Rules Are Made to Be Broken - 3 Innovative Tips to Maximize Board Fundraising

If I had a nickel for every time I’ve heard a fundraiser say, “I can’t get my board to fundraise,” I would…well, you know the rest. Are you having this challenge, too? Here are 3 ways of working with your board that ignore “best practices” and may improve your results.

Ditch Your Development Committee

3 tips to maximize board fundraising

Conventional wisdom has it that nonprofit governing boards should have a robust committee structure whereby smaller groups of board and community members focus on specific areas of the organization’s operations – i.e. governance, strategic planning or finance. Fundraising or development is almost always included in the list of board committees.

A couple of chronic challenges with development committees can be solved by simply not having one! After all, the very existence of a development committee implies that only those individuals on this committee are responsible for fundraising. Non-committee board members take a “not my job” approach. The truth, of course, is that fundraising is a responsibility of the entire board (Check out BoardSource’s Ten Basic Responsibilities of Nonprofit Boards). So what are some alternatives?

  • Disband your development committee and, like magic, fundraising duties are again shared across your whole board, giving you more sources of creativity, contacts and different personalities to help build your organization’s profile in the community.
  • Create a major gifts task force instead. Strategically recruit the board members (or non-board advocates) who are most willing and able to work their rolodexes and vCards. The sole purpose of the task force is to make connections, introducing you, your CEO or other organizational stakeholders to new potential donors. Task force meetings will be focused, covering only the status of prospects the group is cultivating. That’s it.

Note that task forces work best when they are brought together for a time-limited campaign or initiative. They can be highly active for several months (or years, if it’s a major campaign) and then go dormant, or disband completely.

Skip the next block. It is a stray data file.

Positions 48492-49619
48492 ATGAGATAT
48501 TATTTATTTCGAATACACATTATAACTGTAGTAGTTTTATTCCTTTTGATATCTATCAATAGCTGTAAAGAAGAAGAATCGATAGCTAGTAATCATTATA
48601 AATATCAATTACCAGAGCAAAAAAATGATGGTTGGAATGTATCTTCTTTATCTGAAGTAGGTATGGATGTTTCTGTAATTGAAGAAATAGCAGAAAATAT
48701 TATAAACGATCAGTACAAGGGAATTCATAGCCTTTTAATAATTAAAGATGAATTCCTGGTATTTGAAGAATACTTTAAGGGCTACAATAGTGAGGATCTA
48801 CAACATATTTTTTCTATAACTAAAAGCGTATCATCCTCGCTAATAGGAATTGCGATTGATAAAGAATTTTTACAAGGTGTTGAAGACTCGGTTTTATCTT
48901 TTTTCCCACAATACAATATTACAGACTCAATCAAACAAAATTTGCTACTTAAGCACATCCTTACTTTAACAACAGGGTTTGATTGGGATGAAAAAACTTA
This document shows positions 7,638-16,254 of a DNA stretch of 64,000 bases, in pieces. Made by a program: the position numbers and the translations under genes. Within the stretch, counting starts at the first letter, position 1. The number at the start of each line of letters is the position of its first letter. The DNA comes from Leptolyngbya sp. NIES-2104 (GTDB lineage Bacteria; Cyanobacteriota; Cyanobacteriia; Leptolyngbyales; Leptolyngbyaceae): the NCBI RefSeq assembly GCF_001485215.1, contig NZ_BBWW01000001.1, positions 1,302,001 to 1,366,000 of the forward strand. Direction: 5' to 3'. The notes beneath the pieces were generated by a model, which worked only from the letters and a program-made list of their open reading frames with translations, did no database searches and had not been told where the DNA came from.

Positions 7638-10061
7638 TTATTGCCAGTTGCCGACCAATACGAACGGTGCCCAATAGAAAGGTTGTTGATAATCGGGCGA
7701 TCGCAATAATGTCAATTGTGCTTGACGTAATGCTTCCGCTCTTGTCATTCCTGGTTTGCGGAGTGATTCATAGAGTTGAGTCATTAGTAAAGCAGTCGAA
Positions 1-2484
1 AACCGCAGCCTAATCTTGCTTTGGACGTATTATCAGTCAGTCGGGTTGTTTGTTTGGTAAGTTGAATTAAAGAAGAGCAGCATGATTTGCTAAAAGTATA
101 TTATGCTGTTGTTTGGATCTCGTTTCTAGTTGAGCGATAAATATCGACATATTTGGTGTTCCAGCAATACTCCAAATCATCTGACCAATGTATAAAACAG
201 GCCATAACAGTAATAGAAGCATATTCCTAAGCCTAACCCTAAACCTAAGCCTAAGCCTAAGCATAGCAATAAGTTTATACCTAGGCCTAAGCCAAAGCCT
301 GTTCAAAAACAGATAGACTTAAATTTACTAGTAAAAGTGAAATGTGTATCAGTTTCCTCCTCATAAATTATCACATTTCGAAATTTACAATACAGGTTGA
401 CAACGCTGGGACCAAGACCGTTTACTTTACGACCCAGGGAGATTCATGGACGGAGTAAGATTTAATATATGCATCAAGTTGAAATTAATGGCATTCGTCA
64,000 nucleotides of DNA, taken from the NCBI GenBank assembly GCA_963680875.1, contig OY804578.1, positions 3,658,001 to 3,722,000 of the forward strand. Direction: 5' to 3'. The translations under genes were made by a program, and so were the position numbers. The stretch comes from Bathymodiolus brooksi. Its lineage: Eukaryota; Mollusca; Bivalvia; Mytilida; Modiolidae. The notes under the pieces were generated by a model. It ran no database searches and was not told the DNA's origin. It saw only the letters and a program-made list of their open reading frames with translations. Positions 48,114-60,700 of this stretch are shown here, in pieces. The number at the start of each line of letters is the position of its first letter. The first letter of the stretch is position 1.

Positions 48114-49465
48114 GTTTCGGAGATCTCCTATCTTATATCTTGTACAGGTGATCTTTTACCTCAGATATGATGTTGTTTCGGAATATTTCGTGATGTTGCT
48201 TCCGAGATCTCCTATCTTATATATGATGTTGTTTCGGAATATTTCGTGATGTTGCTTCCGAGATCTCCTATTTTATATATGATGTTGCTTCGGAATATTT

Let Go of the Highest Expectations

Don’t get me wrong, I am all in favor of educating board members on the expectations of their volunteer positions before and during the terms they serve. I love the one-page summary of board member expectations that many nonprofits have trustees sign before formal election to the board.

What I’m talking about here is shifting your perspective once a board member is elected. Instead of stewing over how to hold board members accountable for every item on the expectations list, let loose the reins a bit. Remember these two factors:

  • Board service is not a board member’s job.  Board members are unpaid volunteers and have likely joined your board to network, socialize and have fun. Don’t assume that metrics and accountability systems your organization applies to paid staff members will work to increase your board’s activity. 
  • Guilt is not a good motivator.  When have you seen an unpaid volunteer get inspired by the guilt trip you laid out when he did not complete tasks? Never. Accept that the ebbs and flows of accountability are different for volunteers than they are for paid staff. With your board, you are less lion tamer, more horse whisperer.

One Size Does Not Fit All

Take a cue from the personalization strategies you use with your donors and apply those to your board. While people often join boards to connect with other community leaders and be part of an institution larger than themselves, they are still individuals who share the universal human desire to be appreciated for their unique gifts and talents.

Get to know your board members as individuals; figure out what makes them tick. Then use this knowledge to get them working on the right projects, and to calibrate your expectations appropriately. For example:

  • Not everyone on your board will be comfortable joining you for face-to-face solicitations. Focus on the 2-3 board members who are willing to do this work and let the others off the hook.
  • Not everyone on your board has the capacity to buy a table or two to your next event. They could buy a ticket instead or contribute a silent auction item.

Focus your time and energy where you’ll get the biggest payout. I spent years spinning my wheels with board members who wouldn’t (or couldn’t) deliver on expectations that were, quite possibly, unrealistic for them. Don’t make the same mistake—not everyone on your board needs to fundraise in the same way!

What other “rules” have you rejected to improve board fundraising results?

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